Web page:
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Using our network
to build community

One way that we practice SNCF’s values of outreach and responsibility is by supporting disadvantaged young people in local communities and aiding the homeless who seek shelter in our stations. With three million passengers a day, SNCF is in constant contact with a diverse society, and we’re always listening to the people who come our way—whatever their path.


Putting the jobless to work

We guide young people and the long-term unemployed into the workforce by recruiting them to maintain our rail facilities—clearing away brush, landscaping green space, painting and renovating. And with 23 work sites in 2008 and 51 in 2009, we’re getting close to our goal: 135 back-to-work sites were in operation at the end of 2011 with 1,500 people enrolled in the programme.

To make our initiatives as effective as possible, SNCF relies on the expertise of associations that work with the jobless every day. One good example is the petite ceinture, a historic railway encircling Paris. Long disused, this landmark has now been restored thanks to the efforts of five of our partner associations.  Some 134 tonnes of waste have been removed, more than 21 km of track has been converted to green space, two stations have been renovated—and 200 people are back on track in the workforce.


Reaching out to the homeless

Eight SNCF employees have joined teams of social workers to reach out to the homeless in our stations. We also support daytime shelters near our four stations in Paris, and we help fund and operate six emergency shelters in Paris and Avignon.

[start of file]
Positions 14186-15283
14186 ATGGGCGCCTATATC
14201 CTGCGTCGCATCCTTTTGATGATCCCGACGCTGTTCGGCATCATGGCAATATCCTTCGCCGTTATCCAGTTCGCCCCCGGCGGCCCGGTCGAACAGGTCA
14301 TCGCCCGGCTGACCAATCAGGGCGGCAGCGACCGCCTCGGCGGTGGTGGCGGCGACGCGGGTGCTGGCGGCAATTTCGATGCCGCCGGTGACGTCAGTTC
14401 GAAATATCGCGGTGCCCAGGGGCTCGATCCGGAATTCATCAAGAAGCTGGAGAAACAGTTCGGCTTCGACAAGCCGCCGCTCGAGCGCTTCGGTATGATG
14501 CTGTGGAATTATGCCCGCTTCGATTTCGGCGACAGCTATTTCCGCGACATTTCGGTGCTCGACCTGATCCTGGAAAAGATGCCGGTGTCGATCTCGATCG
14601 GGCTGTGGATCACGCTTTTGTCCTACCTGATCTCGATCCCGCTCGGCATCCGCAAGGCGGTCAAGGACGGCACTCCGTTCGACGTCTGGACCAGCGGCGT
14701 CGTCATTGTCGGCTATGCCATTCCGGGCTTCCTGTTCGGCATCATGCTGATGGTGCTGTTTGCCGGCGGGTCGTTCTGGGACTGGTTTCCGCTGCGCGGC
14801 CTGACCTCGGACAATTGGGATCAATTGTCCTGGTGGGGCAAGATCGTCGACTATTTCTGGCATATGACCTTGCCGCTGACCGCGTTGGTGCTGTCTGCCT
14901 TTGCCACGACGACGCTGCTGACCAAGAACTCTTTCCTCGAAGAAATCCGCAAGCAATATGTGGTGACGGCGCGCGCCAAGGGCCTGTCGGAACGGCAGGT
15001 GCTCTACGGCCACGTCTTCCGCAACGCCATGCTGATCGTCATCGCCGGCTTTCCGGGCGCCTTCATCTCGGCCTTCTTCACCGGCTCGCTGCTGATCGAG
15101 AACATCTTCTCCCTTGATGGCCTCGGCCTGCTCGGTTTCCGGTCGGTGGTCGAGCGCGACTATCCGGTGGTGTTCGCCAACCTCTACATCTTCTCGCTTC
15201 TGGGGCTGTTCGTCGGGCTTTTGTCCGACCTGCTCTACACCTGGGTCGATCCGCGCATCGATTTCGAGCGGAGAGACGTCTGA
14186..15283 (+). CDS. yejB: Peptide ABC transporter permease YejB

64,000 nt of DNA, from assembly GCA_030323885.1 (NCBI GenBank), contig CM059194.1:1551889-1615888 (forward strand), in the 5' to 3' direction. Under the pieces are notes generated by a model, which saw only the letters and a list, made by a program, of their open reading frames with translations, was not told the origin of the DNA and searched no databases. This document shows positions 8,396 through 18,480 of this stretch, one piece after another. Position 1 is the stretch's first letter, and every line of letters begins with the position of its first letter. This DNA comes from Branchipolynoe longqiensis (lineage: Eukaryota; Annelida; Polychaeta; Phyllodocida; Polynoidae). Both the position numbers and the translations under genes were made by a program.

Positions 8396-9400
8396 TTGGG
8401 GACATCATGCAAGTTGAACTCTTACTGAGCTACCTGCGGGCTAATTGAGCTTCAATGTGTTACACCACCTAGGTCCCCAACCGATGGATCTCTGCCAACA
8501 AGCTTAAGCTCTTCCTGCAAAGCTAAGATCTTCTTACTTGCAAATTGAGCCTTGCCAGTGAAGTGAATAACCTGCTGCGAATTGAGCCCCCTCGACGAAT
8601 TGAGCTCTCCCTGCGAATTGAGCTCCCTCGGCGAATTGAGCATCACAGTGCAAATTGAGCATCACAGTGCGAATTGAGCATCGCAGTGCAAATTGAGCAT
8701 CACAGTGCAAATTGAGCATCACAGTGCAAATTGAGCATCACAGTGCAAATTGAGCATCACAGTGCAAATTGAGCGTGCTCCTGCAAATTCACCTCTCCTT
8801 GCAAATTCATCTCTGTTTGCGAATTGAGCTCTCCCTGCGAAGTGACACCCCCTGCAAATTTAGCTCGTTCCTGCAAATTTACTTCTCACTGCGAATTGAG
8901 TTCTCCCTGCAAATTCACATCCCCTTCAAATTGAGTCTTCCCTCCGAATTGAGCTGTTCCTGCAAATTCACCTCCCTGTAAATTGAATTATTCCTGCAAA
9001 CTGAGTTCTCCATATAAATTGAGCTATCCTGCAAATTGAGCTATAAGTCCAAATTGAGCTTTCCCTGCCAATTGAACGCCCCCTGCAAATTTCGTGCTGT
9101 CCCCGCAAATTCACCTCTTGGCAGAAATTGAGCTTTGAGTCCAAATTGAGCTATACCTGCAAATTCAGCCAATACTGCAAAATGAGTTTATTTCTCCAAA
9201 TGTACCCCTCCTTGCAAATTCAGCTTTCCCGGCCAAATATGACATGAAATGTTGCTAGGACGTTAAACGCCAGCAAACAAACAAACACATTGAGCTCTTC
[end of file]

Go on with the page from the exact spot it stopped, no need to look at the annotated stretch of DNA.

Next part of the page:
It takes real skill to reach out to people who are struggling, so we’ve also made homeless assistance training available for all station employees since 1 January 2010.


With economic insecurity rising across Europe, five rail companies—CFL in Luxembourg, SNCB in Belgium, PKP in Poland, FS in Italy and SNCF—have formed Gares et Solidarité, a club for sharing best practices in addressing the problem of homelessness. And early 2010 marked the launch of HOPE (HOmeless People) in Stations, an effort by Europe’s major train stations to find the most effective approach in helping the homeless.

Finally, SNCF has set up Homeless Assistance Centres (Points d’Accueil Solidarité, or PAS) at our stations in Metz, Strasbourg and Tours, and each helps some 6,000 people a year.


stations have programmes to help the homeless.

Social responsibility at SNCF includes programmes to help homeless people seeking shelter in stations and the unemployed.



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